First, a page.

3 tips for zero waste in the kitchen

1. Source wiser

You don’t have to get involved in the zero waste movement, which is about producing as little rubbish as possible to make a difference in the world. Jessica Waite, who co-founded The Plot with her husband Davin (the head chef) and a business associate in Oceanside, California, suggests starting small to avoid overwhelming yourself. Be careful where you buy, she says, “Get to know the family who grow your food; Go to your local farm stall or farmer’s market instead of the grocery store. “This eliminates packaging, minimizes travel footprints, and supports regenerative agriculture and soil health, which translates into better health for you and the planet. When you buy from someone you know, you waste less and enjoy more says Waite.

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2. Be innovative

Waite and her team designed The Plot’s menu to get diners excited about plants while rethinking the anatomy of a vegetable. “Look at your vegetables whole,” says Waite. “There are different flavor components – different textures for each part. We juice celery roots to make a concentrate for sodas and a broth for other dishes, but then we use the pulp to make takoyaki balls [a Japanese appetizer traditionally made with octopus]. At home, you can salvage contaminated almond or oat pulp from homemade milk alternatives to make muffins or turn carrot stalks into pesto. Broccoli leftover? Add to a pan. Kale ribs? Pickle them. Mandarin peels? Emulsify in a spicy vinaigrette. Using each part reduces waste and conserves the resources used to grow the products. If you’re spending good money on something, Waite asks, why should you throw half of it away?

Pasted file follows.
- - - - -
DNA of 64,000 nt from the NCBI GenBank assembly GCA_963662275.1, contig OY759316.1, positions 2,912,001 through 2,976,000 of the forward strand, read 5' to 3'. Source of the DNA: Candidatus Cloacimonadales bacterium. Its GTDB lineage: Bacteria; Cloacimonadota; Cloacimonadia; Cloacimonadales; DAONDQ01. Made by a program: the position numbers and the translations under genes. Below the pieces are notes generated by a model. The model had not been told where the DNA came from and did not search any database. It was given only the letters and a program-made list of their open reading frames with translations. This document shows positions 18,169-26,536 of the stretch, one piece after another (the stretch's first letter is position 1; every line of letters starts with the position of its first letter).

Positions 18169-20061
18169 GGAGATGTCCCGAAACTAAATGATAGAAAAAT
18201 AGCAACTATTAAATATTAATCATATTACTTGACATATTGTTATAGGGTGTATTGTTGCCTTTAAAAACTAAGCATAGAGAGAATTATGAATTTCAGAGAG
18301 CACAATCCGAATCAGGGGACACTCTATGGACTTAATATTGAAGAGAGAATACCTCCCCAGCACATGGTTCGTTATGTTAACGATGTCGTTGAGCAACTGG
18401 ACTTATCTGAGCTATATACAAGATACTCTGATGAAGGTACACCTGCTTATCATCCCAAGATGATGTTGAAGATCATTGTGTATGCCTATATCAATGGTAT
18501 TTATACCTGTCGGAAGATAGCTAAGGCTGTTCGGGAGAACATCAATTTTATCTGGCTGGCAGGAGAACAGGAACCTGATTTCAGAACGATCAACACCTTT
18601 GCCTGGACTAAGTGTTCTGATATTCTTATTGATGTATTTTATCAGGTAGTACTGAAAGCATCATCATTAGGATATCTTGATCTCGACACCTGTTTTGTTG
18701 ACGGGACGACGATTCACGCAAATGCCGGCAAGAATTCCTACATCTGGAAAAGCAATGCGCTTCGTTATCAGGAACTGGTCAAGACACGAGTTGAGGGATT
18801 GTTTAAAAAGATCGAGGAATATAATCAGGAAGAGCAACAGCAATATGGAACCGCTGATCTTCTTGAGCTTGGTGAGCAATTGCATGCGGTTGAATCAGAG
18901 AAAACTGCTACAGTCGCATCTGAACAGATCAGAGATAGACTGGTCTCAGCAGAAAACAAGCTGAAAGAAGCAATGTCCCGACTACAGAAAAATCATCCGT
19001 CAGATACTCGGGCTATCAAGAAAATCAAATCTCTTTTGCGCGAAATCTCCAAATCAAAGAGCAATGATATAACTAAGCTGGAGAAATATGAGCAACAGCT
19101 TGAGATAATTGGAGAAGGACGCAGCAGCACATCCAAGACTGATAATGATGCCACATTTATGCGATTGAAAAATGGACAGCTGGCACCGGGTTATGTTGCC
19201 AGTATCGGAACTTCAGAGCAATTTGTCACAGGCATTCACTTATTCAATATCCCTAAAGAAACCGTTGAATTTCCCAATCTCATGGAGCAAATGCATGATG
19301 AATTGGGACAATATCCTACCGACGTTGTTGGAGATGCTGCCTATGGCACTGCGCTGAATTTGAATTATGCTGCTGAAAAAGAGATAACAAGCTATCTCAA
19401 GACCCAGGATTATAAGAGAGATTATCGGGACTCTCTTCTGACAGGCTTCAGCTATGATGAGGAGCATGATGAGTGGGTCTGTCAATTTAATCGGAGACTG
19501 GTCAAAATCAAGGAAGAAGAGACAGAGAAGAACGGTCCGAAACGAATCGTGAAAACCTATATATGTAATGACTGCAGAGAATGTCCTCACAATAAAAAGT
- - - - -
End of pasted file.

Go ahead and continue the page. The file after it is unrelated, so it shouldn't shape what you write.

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3. Fermentation

In the United States, we dispose of food at the rate of 1,250 calories per person per day. When it ends up in the landfill, it turns into methane, which warms the atmosphere and can be 86 times more effective than carbon dioxide. Thanks to a composting alternative called bokashi, which uses grains to essentially ferment leftover food – including meat and dairy products that otherwise can’t be composted – so they can be buried, no scrap ends up in the trash that the city of The Plot says kept a garden. At home, add inedible trash to a 5 gallon bucket, fill it with bokashi grains (available from online retailers and select local farmer’s stalls), put an airtight lid on, and let nature take its course by you add leftovers along the way. (Pro tip: Pre-made Bokashi kits also come with a spigot to drain the liquid and plant the tonic in itself.) Once the bucket is full, it sits for about 10 days and voilà! Nutrient-rich soil additive.

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